And that's the interesting thing, Mowrer says. While lots of people seem to love Parks for helping to put Bethlehem back on the map, and others despise him for the hordes of people he's brought to their quaint little city, few people really know the face of Musikfest.
Parks' latest vision will crystallize Friday, when the SteelStacks concert, arts and community events complex opens to the public. Like Musikfest, the
Modeled in part after World Cafe Live in Philadelphia and Landschaftspark in Germany, SteelStacks will be the Lehigh Valley's new town square, Parks says. But it is like nothing the Valley has seen before -- and therein lies the risk. While ArtsQuest has done its best to take the pulse of the Valley entertainment community through focus groups and other studies, there is no similar venue as evidence that people will come. Parks has only his instincts to guide him.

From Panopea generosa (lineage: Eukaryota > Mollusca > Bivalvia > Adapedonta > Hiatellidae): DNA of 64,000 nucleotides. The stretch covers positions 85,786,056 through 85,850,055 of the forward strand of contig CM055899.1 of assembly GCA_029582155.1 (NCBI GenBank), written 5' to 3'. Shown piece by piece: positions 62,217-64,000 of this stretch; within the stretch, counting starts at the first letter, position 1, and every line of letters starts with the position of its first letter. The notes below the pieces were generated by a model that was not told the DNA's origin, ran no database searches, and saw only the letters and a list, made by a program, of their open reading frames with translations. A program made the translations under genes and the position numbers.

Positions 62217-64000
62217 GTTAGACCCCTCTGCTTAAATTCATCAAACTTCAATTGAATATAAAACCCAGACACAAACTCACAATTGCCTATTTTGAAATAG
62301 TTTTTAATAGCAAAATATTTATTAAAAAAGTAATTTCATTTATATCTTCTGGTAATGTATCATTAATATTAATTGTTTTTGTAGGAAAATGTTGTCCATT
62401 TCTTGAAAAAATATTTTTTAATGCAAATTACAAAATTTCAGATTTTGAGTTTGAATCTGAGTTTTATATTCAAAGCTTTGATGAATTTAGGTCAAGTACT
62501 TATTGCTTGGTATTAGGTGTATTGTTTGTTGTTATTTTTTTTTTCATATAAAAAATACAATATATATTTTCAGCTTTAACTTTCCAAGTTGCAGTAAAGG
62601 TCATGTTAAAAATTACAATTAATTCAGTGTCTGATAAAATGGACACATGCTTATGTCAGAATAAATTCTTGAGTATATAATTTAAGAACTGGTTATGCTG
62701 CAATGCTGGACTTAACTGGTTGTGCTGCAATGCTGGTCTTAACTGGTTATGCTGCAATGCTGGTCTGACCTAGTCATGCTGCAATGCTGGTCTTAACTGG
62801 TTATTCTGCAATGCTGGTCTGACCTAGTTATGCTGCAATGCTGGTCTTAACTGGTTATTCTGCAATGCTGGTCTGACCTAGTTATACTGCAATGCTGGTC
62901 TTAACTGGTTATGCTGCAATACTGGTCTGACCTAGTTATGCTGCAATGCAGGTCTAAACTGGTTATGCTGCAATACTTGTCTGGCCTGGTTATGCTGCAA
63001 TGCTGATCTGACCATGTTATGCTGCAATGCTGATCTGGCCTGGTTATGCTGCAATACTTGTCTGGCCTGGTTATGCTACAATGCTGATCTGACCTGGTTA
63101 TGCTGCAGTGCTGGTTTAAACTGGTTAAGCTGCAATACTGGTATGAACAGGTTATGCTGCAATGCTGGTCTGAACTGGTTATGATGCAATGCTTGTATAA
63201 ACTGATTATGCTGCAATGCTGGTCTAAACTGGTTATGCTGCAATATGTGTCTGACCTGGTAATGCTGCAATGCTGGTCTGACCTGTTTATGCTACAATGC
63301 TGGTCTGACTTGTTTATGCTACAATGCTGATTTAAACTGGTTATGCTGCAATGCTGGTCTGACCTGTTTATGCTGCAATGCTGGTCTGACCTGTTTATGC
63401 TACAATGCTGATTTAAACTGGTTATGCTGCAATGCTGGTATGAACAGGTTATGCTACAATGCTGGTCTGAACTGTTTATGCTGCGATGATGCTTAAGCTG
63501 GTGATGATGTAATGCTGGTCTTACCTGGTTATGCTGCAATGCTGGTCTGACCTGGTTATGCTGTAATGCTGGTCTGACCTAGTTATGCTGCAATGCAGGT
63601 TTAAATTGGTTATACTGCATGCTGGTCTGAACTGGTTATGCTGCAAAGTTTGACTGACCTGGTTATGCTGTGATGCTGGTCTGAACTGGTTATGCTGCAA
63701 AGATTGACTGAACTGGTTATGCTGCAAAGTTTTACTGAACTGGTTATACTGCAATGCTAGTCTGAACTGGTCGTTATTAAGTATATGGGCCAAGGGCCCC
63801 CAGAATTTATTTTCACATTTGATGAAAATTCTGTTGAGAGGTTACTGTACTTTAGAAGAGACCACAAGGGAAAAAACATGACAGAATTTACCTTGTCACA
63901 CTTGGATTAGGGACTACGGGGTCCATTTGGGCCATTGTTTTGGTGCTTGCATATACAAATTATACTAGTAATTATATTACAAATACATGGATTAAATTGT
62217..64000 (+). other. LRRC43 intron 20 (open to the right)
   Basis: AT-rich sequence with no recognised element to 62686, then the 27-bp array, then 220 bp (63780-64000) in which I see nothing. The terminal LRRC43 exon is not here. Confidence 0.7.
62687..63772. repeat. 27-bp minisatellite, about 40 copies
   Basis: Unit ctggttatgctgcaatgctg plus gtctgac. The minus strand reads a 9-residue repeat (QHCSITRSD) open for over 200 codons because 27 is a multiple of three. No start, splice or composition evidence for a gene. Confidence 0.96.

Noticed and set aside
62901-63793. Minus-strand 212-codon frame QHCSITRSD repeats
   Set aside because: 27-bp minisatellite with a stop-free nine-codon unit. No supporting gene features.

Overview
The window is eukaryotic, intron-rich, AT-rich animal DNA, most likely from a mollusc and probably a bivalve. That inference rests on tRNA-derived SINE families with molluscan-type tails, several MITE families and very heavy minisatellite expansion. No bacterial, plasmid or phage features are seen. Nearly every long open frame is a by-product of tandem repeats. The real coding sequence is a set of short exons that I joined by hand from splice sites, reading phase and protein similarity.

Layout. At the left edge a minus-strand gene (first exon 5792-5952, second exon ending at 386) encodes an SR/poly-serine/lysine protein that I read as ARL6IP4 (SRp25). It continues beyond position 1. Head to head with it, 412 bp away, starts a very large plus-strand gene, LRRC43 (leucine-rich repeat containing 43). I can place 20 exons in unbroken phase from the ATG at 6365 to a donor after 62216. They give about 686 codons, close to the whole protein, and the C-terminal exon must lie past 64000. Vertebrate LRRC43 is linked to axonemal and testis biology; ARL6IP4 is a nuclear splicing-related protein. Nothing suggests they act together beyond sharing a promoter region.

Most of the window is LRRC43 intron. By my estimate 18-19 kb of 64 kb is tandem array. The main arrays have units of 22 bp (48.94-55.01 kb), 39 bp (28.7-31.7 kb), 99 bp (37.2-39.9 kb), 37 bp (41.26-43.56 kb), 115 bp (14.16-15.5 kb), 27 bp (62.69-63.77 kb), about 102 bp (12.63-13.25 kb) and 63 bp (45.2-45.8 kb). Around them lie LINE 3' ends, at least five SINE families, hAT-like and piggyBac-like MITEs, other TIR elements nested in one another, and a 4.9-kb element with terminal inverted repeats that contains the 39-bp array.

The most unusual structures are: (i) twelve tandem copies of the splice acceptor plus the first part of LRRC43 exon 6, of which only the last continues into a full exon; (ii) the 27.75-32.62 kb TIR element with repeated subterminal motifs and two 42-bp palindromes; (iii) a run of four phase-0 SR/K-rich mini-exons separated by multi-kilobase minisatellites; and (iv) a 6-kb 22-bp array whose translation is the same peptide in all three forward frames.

"We'll find out fast, won't we?" Parks said. "Here it is Lehigh Valley, use it or lose it."
While his son, Jonathan, 34, has built a career running a music library in Los Angeles, music has never been Parks' vocation, or even hobby.
So, all you aspiring musicians can stop sending him your CDs, as Parks says routinely happens. Parks doesn't listen to any of them, he doesn't pick the performers for the festival and he rarely goes to concerts. It's never been about the music, or even the crowds of people he entices to visit Bethlehem.
"My passion isn't music, my passion is urban revitalization," said Parks, his eyes widening behind his trademark dark-rimmed glasses that top off his 5-foot-9-inch frame. "It just so happens that music and the arts are a great way to revitalize."